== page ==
It’s too bad this wasn’t considered a book club pick since four 50-bookers have read it this year so far, and it’s an awesome book. Perhaps it should, mmm?

Despite the common complaint from readers of the constant looking up of nautical terms that filled up the book, I didn’t mind this so much. First, I didn’t bother looking up anything at all, and I still managed to enjoy and appreciate the adventures of Captain Aubrey and his merry 80-odd member crew. Besides I wasn’t sure if I wanted to know what a cunt-splice was anyway. And yet the attentive description of ships, especially the lovingly imperfect Sophie, who is like a character in herself, didn’t seem fetishistic at all!

So anyway, since Olman has read it. And June23 has read it. And last but not least, Buzby has read it -- and since we all know M & C has the action, adventure, naval politics and male-bonding that has already won die-hard fans the world over -- I thought instead of writing a standard review, lemme tell you some of my favourite little moments from Master & Commander:

• When Captain Jack Aubrey was just promoted, given charge of the Sophie and made the realization that his new life as master & commander would be a lonely one:

he was no longer one of ‘us’: he was ‘they’. Indeed, he was the immediately-present incarnation of ‘them’. In his tour of the brig he had been surrounded with deference – a respect different in kind from that accorded to a lieutenant, different in kind from that accorded to a fellow human-being: it had surrounded him like a glass bell, quite shutting him off from the ship’s company…

• When Jack was having a bad day, experiencing a non-stop “series of disappointments”, which included

Ellis’ horrible parents had not yet left the island, and he and Stephen had been obliged to undergo their hospitality – the only occasion in his life he had ever seen a half bottle of small white wine divided between four. Disappointments.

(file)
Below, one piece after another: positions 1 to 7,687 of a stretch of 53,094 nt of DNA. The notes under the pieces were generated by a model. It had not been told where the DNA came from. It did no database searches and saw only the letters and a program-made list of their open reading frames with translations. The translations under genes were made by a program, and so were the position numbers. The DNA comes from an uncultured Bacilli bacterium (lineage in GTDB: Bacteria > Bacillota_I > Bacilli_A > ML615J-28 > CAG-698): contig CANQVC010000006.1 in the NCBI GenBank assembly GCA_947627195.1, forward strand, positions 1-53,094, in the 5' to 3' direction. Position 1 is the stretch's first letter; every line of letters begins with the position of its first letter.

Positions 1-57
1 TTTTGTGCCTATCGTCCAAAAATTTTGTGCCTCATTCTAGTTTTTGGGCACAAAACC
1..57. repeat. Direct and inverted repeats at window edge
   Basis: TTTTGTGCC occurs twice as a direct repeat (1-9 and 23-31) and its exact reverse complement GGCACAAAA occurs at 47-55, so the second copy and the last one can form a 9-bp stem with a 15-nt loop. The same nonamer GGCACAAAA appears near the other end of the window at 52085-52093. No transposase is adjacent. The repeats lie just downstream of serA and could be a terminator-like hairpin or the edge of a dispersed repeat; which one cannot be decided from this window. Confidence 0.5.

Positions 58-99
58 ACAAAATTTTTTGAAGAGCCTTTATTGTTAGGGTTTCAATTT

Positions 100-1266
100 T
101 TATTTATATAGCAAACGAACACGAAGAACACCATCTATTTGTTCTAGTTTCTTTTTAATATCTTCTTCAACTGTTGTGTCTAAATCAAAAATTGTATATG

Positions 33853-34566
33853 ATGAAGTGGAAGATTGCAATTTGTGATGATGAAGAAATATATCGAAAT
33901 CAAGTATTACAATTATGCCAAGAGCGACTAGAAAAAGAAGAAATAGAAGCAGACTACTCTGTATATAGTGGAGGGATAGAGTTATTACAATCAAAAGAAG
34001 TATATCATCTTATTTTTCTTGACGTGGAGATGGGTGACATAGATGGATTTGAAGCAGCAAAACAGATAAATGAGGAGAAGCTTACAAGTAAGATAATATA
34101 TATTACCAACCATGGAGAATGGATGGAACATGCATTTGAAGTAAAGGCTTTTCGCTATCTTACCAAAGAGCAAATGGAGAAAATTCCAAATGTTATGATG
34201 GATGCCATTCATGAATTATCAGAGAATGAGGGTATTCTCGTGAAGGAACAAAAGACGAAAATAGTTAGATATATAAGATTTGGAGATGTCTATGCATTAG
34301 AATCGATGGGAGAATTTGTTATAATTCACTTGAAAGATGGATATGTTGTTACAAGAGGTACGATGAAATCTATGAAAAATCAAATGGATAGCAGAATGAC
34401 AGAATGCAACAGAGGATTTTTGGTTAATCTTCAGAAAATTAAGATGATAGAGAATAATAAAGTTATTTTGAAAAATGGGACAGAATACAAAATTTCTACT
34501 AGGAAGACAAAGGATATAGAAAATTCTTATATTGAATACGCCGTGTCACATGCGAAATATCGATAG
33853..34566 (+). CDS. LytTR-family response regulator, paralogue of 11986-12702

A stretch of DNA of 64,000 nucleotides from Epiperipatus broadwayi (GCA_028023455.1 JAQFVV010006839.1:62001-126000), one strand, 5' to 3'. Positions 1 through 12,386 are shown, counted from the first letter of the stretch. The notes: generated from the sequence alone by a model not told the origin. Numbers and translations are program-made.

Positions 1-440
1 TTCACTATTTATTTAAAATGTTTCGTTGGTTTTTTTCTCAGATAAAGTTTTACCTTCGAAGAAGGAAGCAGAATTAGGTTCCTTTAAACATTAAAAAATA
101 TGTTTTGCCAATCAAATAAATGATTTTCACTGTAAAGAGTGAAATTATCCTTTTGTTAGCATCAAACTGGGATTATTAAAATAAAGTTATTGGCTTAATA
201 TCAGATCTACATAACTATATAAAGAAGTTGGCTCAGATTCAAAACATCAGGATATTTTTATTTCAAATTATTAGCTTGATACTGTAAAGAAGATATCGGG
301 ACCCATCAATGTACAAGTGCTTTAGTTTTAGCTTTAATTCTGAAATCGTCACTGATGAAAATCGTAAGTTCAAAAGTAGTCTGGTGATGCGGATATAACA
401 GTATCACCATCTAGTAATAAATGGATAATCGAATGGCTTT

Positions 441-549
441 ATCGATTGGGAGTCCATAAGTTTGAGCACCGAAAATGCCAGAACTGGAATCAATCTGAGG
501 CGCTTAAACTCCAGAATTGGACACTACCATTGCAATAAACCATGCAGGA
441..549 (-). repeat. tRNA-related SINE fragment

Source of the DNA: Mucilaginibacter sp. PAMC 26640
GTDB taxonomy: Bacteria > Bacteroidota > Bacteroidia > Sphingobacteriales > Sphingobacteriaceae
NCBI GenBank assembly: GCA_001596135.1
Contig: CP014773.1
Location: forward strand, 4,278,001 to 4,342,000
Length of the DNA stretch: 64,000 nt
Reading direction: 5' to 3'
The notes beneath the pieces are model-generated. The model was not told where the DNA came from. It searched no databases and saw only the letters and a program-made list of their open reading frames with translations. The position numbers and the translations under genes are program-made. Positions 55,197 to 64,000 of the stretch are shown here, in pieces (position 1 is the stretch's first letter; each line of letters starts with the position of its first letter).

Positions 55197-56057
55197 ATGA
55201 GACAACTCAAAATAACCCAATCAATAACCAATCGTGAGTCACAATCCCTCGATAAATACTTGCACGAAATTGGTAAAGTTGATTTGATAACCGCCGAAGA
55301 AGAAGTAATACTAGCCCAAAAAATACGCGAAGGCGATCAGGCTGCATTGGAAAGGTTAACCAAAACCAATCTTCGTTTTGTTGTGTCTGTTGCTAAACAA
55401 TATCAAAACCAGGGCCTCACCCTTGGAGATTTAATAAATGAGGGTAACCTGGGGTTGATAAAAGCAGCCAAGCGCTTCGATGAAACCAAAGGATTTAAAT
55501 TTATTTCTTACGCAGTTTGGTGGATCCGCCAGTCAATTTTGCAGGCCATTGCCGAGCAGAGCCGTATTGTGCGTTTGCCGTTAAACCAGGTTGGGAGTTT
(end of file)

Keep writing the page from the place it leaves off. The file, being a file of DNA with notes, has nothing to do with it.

• Stephen Maturin not able to lose his frugal habits due to his period of poverty:

With intense mortification he saw that the piece of meat he had hidden at yesterday’s dinner had oozed grease through his handkerchief and his pocket. ‘How wonderfully strange,’ he thought, ‘to be upset by this trifle; yet I am upset.’ He sat down and ate his piece of meat (the eye of mutton chop)…

• Dr Maturin’s various idiosyncratic thoughts and quips about…

…older men of authority:

James Dillon was a delightful being. Now he is closing in. It is odd – will I say heart-breaking? – how cheerfulness goes: gaiety of mind, natural free-springing joy. Authority is its great enemy – the assumption of authority. I know few men over fifty that seem to me entirely human: virtually none who has long exercised authority. The senior post-captains here; Admiral Warne. Shrivelled men (shriveled in essence: not, alas, in belly).

… whether the progeny of an annoying, upper class couple will take after them:

’And having seen the parents I am impatient to see this youth, the fruit of their strangely unattractive loins: will he be a wretched mammothrept? A little corporal?…’

… Captain Aubrey and Lieutenant James Dillon (JA and JD) not quite getting along:

’But I confess that much as I love them, I could wish them both to the Devil, with their high-flown, egocentrical points of honour and their purblind spurring one another to remarkable exploits that may very well end in unnecessary death… There is a systemic flocci-nauci-nihili-pilification of all other aspects of existence that angers me… I have no patience for them. They are strangely immature for men of their age and their position: though, indeed, it is supposed that if they were not, they would not be here – the mature, the ponderate mind does not embark itself upon a man-of-war – is not to be found wandering about the face of the ocean in quest of violence.’

Finally, the many small moments of humour are harder to quantify. But I did get a very good chuckle when JA had to deal with the “infernal bore” of the report of a lowly seaman who committed the unnatural crime of sodomy on a goat. And then Stephen politely declined the offer of goat’s milk for his tea.

Capital! Just capital! A truly excellent book. And to think there are at least 20 more of them in the entire series!